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the idea of using disaster funding, whether it be to actually prepare after a disaster or present future disasters does not seem to be popular. i am getting bipartisan push back. host: the house democratic leaders spent days passing appropriations bills for the remainder of 2019. is there a compromise in sight? any thought the senate will take up measures that have been passed? guest: it does not seem likely. we are not hearing about negotiations happening. mitch mcconnell has said he is not going to bring a bill unless the president has signaled he is going to sign it. that is the height of a threshold to cost. host: cerro wire covers congress --sarah-- cerro wires
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wire covers congress for the l.a. times. announcer: c-span live in san antonio texas where former housing and urban development julian castro is expected to announce he is running for president. this event should be getting underway shortly. live coverage of the 2020 wrote to the white house -- road to the white house here on c-span. hello, hello, 1, 2, 3 test. [no audible ilog] -- dialogue] announcer: while we wait for this to begin, we will show you
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a portion of today's washington journal. host: today we feature an editorial director of the washington examiner and here is a look at the first national issue of the washington examiner magazine. who is right, what it needs to be conservative in the age of president trump? effort.us about this why this, why now? magazine atve had a the washington examiner for five years and it has come up several times as it has been a successful magazine, whether or not we should take it national up until the first of this january. the magazine has been distributed inside washington. it has been primarily for policy
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and political professionals. we have had inquiries from people outside washington who would like to see it. we decided now is the time. we tripled our readership online in the course of the last four years. there are people who see the washington examiner as a reliable window. we decided now is the time to go national and expand the range of things we cover. host: what can they expect to be reading? guest: in the middle of the magazine, we have something called the washington reefing, which is what we used to -- briefing, which is what we used to have as our whole magazine. it is about policy fights on capitol hill. we have added a life and arts section so we can write about the culture, that is to say entertainment and high culture. we added a section, which is a national addition about the social culture of the country. things that have been going on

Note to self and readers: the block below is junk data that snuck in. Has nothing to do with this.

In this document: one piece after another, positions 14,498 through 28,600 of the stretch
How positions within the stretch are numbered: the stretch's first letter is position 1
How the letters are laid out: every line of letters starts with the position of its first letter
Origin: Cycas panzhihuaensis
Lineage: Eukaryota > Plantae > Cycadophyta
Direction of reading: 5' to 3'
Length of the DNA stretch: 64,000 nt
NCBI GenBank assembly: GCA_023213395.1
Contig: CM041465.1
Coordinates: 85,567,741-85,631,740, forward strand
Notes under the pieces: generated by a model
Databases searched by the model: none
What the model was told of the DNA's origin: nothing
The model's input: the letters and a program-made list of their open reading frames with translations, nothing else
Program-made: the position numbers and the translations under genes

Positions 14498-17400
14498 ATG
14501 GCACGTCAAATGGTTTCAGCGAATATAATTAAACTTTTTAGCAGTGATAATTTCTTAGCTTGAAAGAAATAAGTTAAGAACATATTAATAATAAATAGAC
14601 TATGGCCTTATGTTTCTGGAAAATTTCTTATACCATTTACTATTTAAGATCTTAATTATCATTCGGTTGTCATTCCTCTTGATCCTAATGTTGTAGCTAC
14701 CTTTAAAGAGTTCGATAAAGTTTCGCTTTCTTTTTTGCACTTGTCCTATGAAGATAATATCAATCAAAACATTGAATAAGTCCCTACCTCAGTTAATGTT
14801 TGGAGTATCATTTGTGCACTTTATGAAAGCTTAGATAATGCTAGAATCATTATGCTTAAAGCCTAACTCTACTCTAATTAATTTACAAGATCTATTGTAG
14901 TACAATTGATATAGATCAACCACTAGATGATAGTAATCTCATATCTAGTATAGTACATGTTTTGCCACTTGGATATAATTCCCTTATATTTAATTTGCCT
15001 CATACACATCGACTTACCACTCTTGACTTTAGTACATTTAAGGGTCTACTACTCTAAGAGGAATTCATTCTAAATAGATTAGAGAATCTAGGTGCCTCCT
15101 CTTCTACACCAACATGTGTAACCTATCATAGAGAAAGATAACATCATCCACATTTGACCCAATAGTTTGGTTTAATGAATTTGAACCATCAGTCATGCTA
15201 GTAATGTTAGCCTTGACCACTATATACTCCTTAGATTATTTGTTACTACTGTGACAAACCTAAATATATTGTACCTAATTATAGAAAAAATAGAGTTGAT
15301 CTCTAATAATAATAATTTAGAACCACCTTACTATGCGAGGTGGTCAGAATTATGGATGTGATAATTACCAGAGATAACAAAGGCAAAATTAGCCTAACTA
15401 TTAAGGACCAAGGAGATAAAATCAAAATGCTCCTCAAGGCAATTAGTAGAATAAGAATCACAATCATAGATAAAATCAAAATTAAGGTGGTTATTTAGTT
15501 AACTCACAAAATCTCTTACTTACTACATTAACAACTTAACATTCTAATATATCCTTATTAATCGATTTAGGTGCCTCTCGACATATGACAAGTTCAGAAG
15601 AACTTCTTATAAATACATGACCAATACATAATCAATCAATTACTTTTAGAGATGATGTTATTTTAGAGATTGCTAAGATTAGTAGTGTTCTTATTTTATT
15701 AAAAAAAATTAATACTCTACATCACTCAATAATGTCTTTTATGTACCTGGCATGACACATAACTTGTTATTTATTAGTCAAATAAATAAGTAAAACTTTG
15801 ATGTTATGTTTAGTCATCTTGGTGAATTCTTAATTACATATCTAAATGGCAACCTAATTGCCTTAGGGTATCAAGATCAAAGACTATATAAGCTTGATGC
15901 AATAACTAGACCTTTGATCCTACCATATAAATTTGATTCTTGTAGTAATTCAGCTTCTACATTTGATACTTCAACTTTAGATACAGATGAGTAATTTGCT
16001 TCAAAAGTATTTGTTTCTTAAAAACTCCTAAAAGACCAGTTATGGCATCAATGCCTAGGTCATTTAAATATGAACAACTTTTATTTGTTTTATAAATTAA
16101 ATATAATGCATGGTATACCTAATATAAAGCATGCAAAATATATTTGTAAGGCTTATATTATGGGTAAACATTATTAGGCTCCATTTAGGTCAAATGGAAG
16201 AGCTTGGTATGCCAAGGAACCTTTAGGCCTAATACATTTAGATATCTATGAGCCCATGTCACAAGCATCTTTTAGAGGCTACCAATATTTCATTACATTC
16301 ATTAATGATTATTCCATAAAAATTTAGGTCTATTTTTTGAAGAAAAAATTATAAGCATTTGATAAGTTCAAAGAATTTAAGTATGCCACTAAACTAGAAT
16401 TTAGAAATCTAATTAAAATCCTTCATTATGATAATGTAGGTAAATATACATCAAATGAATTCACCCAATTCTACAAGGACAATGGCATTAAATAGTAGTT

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which are not strictly political, but people who are educated readers are interested in. host: the phone numbers are on the bottom of the screen. we will get to your calls in a couple minutes. our guest was an editor in chief at the hill and an editor at the daily telegraph of london and national post of canada. how is being a conservative publication changed in the trump era? guest: as far as we're concerned, it has stayed the same. you stick to the values you have. one of the things that has happened not just to some conservatives but also to opposition journalists, is they have become either for or against this president. he is a polarizing figure. he has characteristics which a lot of people dislike.
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it has distorted the way things are covered. what we decided to do is and i think this is one of the reasons the washington examiner has become influential -- is not to be deflected by aspects of personal taste and stick to the conservative values we have always had. so people do not know whether we are going to be critical or praise president trump on any issue. if people know what you are going to say, they do not bother listening. if they do not know, they are going to read to find out. host: what does it mean to be a conservative in this age of top? -- president trump? about conservativism is free enterprise, freedom of conscious, freedom of religion, all buttressed by american global leadership. that is what it has always been. the reason we had the symposium is people disagree. we had people who might be